Financial Times is reporting that disagreements between Apple and major newspapers and magazine publishers over key issues such as revenue sharing and subscriber data are holding back that content from the upcoming iPad and its iBook app.
Publishers have spent decades collecting information about subscribers that influence marketing plans and, in some cases, the content of the publication itself. Apple’s policy would separate them from their most valuable asset, publishing executives said. “We must keep the relationship with our readers,” says Sara Öhrvall, senior vice-president of research at Swedish publisher Bonnier . “That’s the only way to make a good magazine.”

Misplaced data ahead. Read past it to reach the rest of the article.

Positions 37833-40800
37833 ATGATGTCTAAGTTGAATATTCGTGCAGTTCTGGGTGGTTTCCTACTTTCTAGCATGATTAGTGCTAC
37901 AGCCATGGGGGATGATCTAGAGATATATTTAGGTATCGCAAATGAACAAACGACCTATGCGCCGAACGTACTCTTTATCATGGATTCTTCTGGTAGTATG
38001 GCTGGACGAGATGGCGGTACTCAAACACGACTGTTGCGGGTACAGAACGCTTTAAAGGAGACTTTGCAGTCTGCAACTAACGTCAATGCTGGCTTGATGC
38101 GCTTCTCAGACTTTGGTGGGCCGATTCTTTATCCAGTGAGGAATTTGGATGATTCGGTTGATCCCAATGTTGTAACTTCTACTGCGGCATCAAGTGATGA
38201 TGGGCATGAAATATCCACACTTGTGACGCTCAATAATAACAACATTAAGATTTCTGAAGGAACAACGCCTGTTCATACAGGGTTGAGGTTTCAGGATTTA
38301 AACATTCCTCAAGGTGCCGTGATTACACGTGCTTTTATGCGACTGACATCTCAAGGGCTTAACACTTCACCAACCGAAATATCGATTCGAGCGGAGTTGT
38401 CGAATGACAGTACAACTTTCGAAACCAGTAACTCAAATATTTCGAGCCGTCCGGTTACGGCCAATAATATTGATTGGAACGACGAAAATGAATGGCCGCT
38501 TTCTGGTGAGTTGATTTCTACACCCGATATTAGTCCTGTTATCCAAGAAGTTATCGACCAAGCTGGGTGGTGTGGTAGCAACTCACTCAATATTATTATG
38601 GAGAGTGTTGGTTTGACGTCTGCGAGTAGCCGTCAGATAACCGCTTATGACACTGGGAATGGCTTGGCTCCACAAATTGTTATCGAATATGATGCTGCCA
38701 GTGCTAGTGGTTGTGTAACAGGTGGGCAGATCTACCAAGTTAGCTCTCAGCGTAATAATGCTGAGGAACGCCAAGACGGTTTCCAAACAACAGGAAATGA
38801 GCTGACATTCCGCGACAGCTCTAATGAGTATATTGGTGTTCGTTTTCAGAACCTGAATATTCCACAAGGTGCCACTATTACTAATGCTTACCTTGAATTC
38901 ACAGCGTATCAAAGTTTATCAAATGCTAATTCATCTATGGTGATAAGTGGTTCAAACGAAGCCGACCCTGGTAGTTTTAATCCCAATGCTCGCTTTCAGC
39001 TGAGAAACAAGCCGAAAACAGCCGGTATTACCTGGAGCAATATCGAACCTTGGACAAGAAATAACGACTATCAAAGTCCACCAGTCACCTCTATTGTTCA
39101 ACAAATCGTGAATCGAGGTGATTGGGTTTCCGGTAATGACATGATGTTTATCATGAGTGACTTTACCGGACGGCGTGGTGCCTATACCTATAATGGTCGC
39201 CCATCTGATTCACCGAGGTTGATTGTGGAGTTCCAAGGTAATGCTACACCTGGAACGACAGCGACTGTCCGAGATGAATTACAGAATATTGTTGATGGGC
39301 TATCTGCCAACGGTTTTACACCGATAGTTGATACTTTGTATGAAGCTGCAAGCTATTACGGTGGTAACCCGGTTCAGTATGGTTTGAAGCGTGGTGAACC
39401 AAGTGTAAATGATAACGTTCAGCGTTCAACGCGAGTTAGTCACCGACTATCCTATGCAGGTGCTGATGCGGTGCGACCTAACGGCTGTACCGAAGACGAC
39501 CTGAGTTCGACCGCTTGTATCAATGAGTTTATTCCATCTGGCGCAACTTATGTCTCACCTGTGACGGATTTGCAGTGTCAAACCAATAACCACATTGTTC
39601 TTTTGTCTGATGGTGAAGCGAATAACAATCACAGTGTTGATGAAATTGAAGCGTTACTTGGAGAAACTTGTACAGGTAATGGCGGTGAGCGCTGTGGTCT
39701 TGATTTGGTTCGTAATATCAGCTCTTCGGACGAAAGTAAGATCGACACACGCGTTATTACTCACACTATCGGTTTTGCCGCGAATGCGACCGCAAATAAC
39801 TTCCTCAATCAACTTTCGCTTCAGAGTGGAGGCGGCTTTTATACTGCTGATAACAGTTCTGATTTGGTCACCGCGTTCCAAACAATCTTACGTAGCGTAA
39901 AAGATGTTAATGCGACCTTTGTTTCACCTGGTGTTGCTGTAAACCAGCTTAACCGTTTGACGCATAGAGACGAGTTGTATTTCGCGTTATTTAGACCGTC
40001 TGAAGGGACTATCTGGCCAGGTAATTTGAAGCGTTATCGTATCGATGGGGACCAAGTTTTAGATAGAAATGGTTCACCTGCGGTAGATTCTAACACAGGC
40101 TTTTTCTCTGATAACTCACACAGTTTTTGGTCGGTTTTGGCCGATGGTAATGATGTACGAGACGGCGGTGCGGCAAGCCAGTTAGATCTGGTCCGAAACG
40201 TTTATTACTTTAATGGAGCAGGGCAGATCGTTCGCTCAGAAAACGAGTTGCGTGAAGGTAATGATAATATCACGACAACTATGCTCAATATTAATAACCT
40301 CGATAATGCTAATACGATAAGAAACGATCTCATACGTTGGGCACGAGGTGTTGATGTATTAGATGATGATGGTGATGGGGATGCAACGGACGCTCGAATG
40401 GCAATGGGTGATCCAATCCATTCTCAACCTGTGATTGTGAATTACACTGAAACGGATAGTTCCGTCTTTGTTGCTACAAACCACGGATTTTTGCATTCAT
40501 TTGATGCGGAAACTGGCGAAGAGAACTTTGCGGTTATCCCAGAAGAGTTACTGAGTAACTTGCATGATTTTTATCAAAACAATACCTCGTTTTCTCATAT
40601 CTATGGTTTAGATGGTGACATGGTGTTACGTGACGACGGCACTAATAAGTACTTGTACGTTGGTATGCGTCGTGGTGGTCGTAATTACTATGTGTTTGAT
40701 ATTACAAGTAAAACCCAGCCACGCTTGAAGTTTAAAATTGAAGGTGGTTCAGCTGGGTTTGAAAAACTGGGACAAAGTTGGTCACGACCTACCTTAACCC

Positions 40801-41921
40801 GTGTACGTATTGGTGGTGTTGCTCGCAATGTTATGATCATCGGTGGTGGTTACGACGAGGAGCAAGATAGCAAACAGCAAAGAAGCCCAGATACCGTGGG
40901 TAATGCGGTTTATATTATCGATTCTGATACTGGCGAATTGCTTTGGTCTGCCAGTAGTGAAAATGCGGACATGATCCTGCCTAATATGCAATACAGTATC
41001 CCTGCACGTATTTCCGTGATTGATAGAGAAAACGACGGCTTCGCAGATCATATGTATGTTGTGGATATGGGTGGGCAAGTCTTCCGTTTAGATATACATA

Some publishers are also griping about Apple’s compensation model. Although Apple won plaudits from the book publishing industry for offering it more control over pricing and a richer split of sales – publishers retain 70 per cent of sales and have control over the customer pricing of books – the revenue sharing plan makes less sense for recurring charges such as subscriptions, publishers said.
Talks continue, so here's hoping deals get made and iMagazines and iNewspapers get woven into Apple's content services by the iPad's March launch window.